For those of us who spend most of our time in cities, Pulau Ubin is a chance to experience one of Singapore’s last kampongs and an environment that we do not find elsewhere. If I’m able to go back, I’ll definitely take photos.
St. John’s, Lazarus, and Kusu
These three islands sit partially inside Sisters’ Marine Park and are about 40 minutes away from Singapore by ferry. The ferries leave from Marina South Pier and move between islands according to a set schedule. One round trip ticket costs $15 and there was no fee for bikes. The islands are quite large if you plan to explore on foot but bikes allowed us to cover a lot more ground and spend time in places that would have been a little too far to walk. It is also important to note that are no shops or restaurants (and nowhere to refill water bottles) on the islands but plenty of food stalls at the ferry terminal.
Our day started out bright and sunny and it was a lot of fun to see Singapore’s skyline from the other side.
And then the wind started to pick up. The color of the water changed from blue to steel gray and clouds took over the sky. The islands we were approaching disappeared and we were suddenly very, very small.
As happens in the tropics, especially during the monsoon seasons, if it looks like it’s going to rain, it does. The question of where it rains, however, is a good one. We watched rain on Singapore while the sun came out again on St. John’s. We saw plant species that I’d never seen before and so many coconuts!
We didn’t go in the water but I did take a few minutes to make my way down the rocks as far as I could go. There are many parts of St. John’s and Lazarus that have accessible (and lovely) beaches but it’s always an experience to go look where no one is looking.
We cycled from St. John’s over to Lazarus where we found people fishing and taking advantage of largely private beach space. My favorite part was watching the sky and this is why I’m not sorry we ventured out here during the rainy season. We watched another storm roll into Singapore and then continue straight for us. The sky darkened and we chased the wind to a gazebo where we ate our picnic sitting on towels on the ground.
The rain was quick and we had time for another quick cycle. It really is wonderful to be somewhere without cars and without buildings.
The ferry brought us from Lazarus to Kusu, a tiny little island that is close enough to Lazarus to swim if you’re so inclined. It is enshrined in legend that vary in telling, but all versions contain Chinese and Malay symbolism and remain culturally significant. In the legend, a tortoise turned itself into an island to save shipwrecked sailors. In actual history, the island has had many uses over time and is mostly built on reclaimed land.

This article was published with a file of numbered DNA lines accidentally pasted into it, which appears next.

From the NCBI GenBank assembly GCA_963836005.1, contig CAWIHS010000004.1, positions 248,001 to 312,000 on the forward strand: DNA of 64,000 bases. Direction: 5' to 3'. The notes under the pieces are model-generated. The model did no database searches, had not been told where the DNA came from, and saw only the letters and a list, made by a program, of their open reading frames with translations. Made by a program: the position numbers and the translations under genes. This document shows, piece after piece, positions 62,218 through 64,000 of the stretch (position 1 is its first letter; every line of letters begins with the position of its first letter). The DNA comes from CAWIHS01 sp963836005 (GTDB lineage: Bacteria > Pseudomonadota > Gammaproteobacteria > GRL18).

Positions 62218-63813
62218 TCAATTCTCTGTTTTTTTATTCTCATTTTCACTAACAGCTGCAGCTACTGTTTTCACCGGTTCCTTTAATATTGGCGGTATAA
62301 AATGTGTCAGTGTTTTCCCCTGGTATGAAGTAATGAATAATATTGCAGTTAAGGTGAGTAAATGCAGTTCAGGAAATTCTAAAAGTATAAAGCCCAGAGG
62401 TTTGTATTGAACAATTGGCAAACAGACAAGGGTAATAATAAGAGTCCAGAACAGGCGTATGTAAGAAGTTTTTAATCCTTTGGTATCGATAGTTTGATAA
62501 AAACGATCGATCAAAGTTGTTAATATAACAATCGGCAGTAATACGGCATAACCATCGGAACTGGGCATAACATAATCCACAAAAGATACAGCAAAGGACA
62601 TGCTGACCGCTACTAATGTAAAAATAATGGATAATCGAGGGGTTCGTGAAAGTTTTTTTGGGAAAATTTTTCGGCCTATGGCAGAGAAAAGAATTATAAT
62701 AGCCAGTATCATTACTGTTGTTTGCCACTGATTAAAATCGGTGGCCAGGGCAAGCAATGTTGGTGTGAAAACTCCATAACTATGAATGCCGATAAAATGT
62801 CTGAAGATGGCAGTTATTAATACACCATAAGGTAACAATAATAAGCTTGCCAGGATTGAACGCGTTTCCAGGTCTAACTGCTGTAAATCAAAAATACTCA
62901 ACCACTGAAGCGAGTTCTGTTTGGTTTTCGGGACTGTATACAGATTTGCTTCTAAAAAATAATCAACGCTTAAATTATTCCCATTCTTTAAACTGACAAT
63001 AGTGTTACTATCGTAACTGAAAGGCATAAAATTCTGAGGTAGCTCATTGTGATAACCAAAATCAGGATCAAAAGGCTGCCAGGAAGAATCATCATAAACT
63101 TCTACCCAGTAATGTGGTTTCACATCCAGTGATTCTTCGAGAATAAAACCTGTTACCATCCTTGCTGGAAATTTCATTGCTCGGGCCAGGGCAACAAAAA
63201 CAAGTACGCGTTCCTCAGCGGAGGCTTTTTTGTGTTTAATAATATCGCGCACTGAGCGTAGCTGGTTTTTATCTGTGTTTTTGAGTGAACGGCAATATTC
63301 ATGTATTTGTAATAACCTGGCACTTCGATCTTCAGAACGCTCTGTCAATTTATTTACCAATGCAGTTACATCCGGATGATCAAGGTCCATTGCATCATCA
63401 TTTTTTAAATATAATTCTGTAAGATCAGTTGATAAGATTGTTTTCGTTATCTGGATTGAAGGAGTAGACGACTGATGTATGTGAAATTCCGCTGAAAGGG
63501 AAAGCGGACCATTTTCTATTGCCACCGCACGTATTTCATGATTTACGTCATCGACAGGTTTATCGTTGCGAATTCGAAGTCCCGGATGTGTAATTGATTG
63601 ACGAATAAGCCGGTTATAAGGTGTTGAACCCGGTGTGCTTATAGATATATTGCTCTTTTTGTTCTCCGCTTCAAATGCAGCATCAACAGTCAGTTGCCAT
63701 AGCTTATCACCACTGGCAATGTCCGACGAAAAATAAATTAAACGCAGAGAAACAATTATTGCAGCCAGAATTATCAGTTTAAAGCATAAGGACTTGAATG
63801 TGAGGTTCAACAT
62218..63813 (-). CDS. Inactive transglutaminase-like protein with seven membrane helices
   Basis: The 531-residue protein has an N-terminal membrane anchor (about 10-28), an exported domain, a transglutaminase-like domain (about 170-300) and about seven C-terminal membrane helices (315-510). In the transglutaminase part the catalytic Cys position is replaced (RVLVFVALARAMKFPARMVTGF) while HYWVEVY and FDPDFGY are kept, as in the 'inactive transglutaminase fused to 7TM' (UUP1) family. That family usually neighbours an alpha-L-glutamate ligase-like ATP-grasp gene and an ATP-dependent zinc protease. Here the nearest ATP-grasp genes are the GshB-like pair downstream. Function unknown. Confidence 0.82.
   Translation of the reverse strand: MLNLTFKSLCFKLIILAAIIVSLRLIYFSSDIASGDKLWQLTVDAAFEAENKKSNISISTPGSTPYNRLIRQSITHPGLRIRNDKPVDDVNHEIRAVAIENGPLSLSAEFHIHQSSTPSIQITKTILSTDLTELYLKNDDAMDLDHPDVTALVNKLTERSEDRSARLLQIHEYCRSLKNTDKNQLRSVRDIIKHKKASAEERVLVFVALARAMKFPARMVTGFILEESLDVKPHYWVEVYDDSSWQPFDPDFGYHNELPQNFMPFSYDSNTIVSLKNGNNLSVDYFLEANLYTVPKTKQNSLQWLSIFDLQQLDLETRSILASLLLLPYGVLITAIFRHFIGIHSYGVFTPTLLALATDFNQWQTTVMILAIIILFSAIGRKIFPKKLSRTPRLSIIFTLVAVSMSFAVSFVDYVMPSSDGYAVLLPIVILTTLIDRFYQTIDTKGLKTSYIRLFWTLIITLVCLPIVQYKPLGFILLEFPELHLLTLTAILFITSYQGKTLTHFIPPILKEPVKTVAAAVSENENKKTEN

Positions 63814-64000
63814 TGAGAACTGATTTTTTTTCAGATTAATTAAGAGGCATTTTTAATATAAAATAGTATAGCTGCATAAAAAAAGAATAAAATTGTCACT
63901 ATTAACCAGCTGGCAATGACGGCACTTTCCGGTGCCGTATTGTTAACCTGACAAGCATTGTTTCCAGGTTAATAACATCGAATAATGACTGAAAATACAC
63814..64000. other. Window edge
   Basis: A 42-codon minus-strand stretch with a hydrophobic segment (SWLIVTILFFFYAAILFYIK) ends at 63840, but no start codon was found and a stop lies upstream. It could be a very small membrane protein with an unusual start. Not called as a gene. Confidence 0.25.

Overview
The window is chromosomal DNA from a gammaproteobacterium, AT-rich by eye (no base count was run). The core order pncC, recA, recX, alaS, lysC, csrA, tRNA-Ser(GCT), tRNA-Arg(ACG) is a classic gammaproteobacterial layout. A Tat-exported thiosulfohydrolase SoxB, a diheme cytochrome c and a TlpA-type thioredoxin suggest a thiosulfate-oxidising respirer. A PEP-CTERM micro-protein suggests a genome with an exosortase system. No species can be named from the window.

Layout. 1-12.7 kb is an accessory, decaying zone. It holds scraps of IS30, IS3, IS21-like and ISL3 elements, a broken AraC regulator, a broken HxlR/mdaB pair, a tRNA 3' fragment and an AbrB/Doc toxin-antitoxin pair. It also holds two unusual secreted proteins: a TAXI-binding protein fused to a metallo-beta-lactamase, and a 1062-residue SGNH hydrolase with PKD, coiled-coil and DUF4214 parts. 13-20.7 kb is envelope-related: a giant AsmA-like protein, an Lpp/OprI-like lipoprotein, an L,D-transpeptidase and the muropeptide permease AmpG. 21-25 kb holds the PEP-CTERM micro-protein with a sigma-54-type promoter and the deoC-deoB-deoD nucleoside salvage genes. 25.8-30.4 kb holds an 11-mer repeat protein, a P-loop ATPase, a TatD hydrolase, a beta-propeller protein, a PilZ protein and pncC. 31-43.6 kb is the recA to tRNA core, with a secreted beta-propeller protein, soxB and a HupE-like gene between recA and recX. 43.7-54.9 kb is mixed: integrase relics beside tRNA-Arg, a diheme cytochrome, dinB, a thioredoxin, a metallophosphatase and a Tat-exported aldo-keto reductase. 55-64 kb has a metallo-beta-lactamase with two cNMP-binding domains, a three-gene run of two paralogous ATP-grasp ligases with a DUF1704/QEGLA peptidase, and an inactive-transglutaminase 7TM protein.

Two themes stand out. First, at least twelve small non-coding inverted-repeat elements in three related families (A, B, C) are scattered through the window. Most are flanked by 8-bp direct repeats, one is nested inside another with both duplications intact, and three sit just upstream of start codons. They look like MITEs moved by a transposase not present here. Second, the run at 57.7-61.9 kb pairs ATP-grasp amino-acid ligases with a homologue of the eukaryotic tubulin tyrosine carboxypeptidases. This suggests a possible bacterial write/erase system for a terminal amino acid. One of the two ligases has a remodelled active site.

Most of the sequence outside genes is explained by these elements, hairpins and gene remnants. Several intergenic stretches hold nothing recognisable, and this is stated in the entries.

Tortoises are found all over Kusu, both real ones in a sanctuary and in the form of giant statues. Kusu is also home to a Chinese temple that is visited on pilgrimage during the ninth lunar month.
I don’t know that I’ll visit St. John’s, Lazarus, or Kusu again but I’m glad to have done so. There’s a lot more to Singapore than sparkly buildings and I’m glad to be able to share that.
I first visited Coney Island on foot at the end of March, which was shortly before Singapore’s circuit breaker began on April 7. Since then, I’ve returned several times by bike. It’s a quick little ride or a longer stroll but feels like a different world. Have a look at the blog post linked above for details and pictures!
If there’s a silver lining to Covid-19, it is that I have been forced to explore that place that I live. A friend once said, “Singapore is small enough that if someone ever asks, ‘Have you ever done…?’ you should be able to say yes.”
Over the summer, my parents and I decided that Switzerland was a reasonable “halfway” destination to spend the winter holidays. It’s not really halfway but it was so, so delightful! Now that I’ve been to Switzerland in the winter, I’d love to go back in the summer. And fall. And spring. This blog post will detail my travels through Interlaken, Bern, Lucerne, and Zurich, all of which are easily accessible by train. Be aware, though: Trains in Switzerland are not cheap. Timely, clean, comfortable, and efficient, but not cheap.
I was alone in Interlaken for the first two nights of travel. It was pouring for much of the first day but I found myself some glühwein (mulled wine) and waited for it to stop.
It was lovely in the afternoon when the sun came out.